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Wednesday, July 29 • 10:46 - 12:15
"Societal and temporal differences in herding behaviour revealed on customer reviews"

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Authors: Dongho Choi and Chirag Shah

A variety of social media helps individuals now produce and share their information and knowledge over the online platform much easily. While, as a result, the influence of “word of mouth” is increasing faster, the shared information is not perceived equally by other people. For example, ‘most popular’ news that is highly ranked by previous viewers’ reactions and preference makes influences to following readers a lot more than rarely written news. Previous research indicated that disclosing prior collective opinions affect individual’s decision-making and as well as their perceptions of information, which is called herding effect. 

In the meantime, social media are promoting people to create high quality and quantity information for the stock of knowledge in their communities, such as Elite reviewers of Yelp.com. The assumption in this kind of user classification is that so-called Elite reviewers make substantially greater influences on other users’ information behaviours. 

Objective: 
We aim to to see if there exists the difference in herding effect by different groups of people, that and if so, to explore how does the herding behaviour look like in different communities and/or societies. We have three research questions as follows: (1) To what extent, if any, do users in different societies show different patterns of herding effect?; (2) To what extent, if any, do different product/service categories affect the herding effect?; and (3) In terms of temporal dynamics, has herding effect been changing over time? 

Methods: 
Yelp’s recently publicized data set, which includes more than 1.6 million reviews about businesses in 10 cities across 4 countries, is used to observe the rating histories of particular businesses. In addition to the rating data, other factors of reviews written by different groups of people will be extracted. More specifically, the factors extracted from reviews of elite and non-elite reviewers are trained and tested to predict current rating based on the previous history. Various classification model are used to compare the performance of our model, during which different weights are assigned to two review sets to find out the optimal weight distribution over different locations and time for consideration.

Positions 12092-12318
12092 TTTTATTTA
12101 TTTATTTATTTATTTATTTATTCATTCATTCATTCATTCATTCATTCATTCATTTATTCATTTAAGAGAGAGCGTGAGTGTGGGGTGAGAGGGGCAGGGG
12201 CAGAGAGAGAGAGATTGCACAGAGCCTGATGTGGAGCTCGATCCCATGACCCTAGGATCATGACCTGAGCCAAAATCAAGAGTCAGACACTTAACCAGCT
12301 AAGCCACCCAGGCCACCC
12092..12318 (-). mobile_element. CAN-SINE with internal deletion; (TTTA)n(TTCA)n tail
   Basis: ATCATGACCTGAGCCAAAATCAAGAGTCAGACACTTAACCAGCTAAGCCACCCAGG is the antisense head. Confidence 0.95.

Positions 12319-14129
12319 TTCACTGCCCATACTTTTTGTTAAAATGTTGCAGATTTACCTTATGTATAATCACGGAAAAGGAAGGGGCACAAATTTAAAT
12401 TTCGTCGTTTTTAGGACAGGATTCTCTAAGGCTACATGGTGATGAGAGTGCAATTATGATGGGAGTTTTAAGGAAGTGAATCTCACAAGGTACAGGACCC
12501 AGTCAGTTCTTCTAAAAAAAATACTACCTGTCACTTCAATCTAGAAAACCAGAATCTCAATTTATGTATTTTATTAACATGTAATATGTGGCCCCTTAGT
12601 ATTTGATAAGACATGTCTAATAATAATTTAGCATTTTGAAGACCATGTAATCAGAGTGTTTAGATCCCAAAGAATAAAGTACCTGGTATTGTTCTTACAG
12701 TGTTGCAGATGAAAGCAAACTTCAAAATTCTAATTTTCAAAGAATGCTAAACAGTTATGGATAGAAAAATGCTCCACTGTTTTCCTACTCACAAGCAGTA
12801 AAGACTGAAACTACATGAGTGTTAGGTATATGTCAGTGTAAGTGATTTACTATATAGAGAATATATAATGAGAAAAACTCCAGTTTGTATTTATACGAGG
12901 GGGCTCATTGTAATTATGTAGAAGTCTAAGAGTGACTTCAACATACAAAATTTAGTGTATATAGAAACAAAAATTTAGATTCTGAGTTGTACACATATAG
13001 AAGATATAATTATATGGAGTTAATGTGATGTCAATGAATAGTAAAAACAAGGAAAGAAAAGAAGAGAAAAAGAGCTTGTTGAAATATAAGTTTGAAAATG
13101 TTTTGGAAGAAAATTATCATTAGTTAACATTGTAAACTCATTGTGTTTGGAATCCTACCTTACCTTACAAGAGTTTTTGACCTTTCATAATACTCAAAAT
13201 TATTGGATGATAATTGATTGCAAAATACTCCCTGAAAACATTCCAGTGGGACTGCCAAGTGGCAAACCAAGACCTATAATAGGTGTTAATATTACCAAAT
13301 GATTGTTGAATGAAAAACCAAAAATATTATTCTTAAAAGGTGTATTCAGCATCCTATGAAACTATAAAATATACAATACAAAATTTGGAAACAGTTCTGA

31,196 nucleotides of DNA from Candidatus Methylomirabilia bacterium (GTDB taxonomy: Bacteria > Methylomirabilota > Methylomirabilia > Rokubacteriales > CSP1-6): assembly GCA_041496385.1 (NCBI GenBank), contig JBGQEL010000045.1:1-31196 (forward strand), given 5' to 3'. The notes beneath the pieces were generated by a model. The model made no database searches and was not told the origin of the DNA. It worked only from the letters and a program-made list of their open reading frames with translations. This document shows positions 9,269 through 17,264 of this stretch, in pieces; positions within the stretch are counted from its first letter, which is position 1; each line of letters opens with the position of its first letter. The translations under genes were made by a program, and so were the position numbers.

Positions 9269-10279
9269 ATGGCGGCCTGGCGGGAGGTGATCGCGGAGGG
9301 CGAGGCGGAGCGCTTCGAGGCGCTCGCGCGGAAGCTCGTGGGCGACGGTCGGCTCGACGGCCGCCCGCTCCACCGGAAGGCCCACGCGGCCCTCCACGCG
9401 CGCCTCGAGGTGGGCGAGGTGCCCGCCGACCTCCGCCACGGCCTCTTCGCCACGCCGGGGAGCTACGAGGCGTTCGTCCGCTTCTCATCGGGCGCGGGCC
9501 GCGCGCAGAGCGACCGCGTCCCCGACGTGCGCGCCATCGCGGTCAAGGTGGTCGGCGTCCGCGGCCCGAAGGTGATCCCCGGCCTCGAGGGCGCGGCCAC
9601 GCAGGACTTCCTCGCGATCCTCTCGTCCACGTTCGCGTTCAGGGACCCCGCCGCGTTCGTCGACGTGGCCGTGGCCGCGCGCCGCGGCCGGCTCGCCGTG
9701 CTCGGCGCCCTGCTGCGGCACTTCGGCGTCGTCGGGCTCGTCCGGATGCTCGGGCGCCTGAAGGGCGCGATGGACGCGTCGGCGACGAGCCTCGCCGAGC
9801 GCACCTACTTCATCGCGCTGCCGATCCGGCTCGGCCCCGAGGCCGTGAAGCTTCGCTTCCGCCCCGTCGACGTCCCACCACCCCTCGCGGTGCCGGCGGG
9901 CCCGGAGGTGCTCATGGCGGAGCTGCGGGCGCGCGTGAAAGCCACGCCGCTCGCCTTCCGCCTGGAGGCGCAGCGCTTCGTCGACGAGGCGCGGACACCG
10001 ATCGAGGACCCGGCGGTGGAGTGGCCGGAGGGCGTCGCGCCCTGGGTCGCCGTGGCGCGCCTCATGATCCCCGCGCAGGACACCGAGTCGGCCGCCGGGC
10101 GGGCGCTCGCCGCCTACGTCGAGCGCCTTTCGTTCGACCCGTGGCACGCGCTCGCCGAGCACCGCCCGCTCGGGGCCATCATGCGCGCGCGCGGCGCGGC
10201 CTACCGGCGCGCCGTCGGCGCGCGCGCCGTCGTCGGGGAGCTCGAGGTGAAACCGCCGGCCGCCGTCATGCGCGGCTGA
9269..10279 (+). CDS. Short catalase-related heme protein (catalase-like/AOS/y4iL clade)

Results: 
From the preliminary study, we have found that one of the classifiers, nearest neighbor classifier show the best prediction results when we weigh more influences on elites’ reviews than non-elites’ reviews (i.e., 0.7 for elites’ reviews vs. 0.3 for non-elites’), for the sample reviews from particular businesses. We are analyzing data from popular businesses in selected categories, and in different cities in the dataset. We expect to see another societal and temporal differences from this. 

Future Work: 
We will consider more factors, such as textual data and social network data, as well as time and location data into the model in order to understand how the influential people, or their influences work differently in different societies. Also, we will validate the findings with other customer reviews data sets or different types of social media, such as Twitter, to see if the locational and temporal differences still exist. 


Wednesday July 29, 2015 10:46 - 12:15
(7th Floor) Room TRS1-129 (Ted Rogers School of Management) 55 Dundas Street West, Toronto, ON M5G 2C3

Attendees (8)